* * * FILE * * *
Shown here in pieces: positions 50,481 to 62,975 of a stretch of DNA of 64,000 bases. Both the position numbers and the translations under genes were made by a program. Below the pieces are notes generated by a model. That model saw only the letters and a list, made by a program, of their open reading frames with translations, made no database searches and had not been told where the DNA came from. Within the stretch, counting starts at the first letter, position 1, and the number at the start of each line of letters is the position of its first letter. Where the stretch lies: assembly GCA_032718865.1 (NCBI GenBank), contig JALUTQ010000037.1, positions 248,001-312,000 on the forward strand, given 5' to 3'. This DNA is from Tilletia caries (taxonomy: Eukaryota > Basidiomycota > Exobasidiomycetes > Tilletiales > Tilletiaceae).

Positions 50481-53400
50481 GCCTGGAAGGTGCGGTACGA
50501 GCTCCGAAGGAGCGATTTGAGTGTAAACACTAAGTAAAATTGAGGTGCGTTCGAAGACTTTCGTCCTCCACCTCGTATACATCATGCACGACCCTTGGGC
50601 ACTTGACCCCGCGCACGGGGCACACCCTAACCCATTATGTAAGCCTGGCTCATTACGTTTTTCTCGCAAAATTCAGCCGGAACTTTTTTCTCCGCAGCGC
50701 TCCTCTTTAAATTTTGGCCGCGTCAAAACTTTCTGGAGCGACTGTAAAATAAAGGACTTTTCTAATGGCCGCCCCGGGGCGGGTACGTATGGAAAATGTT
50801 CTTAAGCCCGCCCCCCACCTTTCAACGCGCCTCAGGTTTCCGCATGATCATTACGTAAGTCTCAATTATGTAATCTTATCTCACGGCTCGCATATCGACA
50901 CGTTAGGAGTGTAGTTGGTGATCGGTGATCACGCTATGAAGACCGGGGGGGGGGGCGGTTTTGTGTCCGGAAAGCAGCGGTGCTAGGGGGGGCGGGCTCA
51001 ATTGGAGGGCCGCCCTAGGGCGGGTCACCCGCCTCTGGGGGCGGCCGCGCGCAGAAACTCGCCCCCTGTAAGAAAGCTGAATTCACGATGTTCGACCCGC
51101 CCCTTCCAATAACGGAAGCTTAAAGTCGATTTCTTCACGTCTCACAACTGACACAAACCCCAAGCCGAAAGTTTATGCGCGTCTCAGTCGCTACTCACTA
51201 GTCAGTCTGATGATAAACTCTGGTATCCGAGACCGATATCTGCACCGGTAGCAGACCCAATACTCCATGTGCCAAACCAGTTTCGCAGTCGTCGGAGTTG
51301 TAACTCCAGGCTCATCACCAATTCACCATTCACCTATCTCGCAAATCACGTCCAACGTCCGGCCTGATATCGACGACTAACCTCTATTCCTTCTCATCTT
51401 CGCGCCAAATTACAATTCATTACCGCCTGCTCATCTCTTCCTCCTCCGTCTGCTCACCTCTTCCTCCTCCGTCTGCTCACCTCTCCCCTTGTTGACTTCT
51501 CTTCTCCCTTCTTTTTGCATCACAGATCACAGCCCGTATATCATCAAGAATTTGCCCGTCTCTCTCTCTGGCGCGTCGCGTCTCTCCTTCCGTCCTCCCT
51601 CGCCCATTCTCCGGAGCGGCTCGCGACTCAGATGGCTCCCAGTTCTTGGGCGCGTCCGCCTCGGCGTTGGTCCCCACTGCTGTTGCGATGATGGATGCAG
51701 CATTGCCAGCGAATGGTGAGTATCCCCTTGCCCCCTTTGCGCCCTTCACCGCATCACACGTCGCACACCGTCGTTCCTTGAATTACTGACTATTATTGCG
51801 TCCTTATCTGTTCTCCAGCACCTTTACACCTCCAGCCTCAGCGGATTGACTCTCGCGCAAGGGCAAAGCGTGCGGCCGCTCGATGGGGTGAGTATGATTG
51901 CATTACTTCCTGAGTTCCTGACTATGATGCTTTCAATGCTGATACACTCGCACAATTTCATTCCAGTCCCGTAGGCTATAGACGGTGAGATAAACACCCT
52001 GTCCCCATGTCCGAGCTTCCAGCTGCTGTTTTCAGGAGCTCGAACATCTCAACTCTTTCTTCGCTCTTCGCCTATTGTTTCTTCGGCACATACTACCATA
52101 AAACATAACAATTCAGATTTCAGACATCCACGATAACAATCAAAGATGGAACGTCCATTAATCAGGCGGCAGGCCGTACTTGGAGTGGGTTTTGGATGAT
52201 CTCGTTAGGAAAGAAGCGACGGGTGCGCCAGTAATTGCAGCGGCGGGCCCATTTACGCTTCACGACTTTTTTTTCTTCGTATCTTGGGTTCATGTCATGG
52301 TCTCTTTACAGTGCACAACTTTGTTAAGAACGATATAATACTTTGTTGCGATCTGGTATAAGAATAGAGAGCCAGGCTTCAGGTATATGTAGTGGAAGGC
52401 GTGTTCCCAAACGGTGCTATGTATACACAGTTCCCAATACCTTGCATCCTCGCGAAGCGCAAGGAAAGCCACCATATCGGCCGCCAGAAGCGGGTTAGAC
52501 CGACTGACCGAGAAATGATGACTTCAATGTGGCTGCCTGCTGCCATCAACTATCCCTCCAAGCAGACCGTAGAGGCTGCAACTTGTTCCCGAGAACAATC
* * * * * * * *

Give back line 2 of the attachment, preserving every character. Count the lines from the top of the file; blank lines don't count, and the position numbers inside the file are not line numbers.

Positions 50481-53400